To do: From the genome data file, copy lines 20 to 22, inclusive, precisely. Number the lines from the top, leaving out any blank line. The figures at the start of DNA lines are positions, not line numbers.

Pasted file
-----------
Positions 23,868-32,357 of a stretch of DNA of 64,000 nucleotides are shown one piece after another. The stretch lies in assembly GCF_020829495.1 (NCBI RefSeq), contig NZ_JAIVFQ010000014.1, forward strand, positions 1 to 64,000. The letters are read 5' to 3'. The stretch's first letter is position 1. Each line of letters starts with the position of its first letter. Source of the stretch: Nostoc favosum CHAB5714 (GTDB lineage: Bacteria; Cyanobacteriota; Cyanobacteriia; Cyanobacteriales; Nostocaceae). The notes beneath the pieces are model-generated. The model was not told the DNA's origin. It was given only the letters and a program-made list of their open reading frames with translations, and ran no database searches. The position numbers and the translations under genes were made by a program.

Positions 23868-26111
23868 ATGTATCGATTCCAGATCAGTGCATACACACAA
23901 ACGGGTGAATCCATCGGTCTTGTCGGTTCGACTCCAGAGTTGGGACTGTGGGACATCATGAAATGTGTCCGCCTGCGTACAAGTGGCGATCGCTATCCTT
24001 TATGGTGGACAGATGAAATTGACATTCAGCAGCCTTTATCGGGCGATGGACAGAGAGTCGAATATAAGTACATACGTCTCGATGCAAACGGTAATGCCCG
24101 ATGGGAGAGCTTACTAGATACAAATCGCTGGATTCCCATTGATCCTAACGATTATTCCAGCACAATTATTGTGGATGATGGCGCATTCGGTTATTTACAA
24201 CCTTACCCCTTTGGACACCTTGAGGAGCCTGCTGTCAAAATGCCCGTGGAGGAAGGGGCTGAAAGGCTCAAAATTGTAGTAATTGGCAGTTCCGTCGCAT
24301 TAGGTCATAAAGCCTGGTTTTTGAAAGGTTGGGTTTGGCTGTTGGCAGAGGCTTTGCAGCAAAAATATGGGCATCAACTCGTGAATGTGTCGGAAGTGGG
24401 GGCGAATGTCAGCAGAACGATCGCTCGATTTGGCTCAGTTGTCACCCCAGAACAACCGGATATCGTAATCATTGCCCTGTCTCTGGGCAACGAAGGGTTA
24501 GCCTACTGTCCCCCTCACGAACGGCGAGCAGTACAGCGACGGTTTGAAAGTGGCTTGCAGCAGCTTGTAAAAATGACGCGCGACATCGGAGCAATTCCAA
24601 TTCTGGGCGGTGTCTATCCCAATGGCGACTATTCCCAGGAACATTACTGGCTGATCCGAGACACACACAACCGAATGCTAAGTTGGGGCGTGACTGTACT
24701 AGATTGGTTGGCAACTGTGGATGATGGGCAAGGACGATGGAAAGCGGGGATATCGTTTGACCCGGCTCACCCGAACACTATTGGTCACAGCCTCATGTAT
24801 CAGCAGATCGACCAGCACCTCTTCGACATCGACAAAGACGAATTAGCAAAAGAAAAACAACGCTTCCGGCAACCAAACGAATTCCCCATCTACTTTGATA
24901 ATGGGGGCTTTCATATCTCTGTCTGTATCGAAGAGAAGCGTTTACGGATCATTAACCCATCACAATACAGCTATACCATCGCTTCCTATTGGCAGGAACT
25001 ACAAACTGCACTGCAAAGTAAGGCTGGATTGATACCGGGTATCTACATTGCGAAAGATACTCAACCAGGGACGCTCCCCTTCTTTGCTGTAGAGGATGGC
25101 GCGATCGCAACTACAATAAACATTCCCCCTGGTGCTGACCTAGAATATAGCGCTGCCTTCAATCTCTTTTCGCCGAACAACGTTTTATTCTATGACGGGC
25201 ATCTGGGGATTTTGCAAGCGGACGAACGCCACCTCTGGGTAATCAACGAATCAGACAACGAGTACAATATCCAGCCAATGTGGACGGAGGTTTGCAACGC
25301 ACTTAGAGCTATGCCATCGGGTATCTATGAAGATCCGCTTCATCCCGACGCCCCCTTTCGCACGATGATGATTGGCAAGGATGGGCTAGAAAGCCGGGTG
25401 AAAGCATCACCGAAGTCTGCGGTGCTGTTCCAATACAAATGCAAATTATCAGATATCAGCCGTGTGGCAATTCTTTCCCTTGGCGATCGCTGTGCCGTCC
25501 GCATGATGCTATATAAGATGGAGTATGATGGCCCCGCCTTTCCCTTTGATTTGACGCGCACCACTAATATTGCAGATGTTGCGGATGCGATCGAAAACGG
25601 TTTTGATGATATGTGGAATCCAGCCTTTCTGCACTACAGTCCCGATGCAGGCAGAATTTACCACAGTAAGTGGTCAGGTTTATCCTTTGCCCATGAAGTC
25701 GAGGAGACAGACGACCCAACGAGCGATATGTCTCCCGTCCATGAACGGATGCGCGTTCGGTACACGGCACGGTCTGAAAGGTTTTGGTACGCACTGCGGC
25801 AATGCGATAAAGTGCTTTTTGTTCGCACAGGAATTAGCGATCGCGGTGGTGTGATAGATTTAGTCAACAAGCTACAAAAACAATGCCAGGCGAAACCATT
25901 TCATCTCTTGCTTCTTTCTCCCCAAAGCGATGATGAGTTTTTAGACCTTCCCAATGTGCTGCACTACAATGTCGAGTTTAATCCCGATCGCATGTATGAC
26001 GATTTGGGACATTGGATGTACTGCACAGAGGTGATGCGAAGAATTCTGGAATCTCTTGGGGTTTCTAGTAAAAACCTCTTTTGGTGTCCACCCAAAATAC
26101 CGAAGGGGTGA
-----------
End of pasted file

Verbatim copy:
25501 GCATGATGCTATATAAGATGGAGTATGATGGCCCCGCCTTTCCCTTTGATTTGACGCGCACCACTAATATTGCAGATGTTGCGGATGCGATCGAAAACGG
25601 TTTTGATGATATGTGGAATCCAGCCTTTCTGCACTACAGTCCCGATGCAGGCAGAATTTACCACAGTAAGTGGTCAGGTTTATCCTTTGCCCATGAAGTC
25701 GAGGAGACAGACGACCCAACGAGCGATATGTCTCCCGTCCATGAACGGATGCGCGTTCGGTACACGGCACGGTCTGAAAGGTTTTGGTACGCACTGCGGC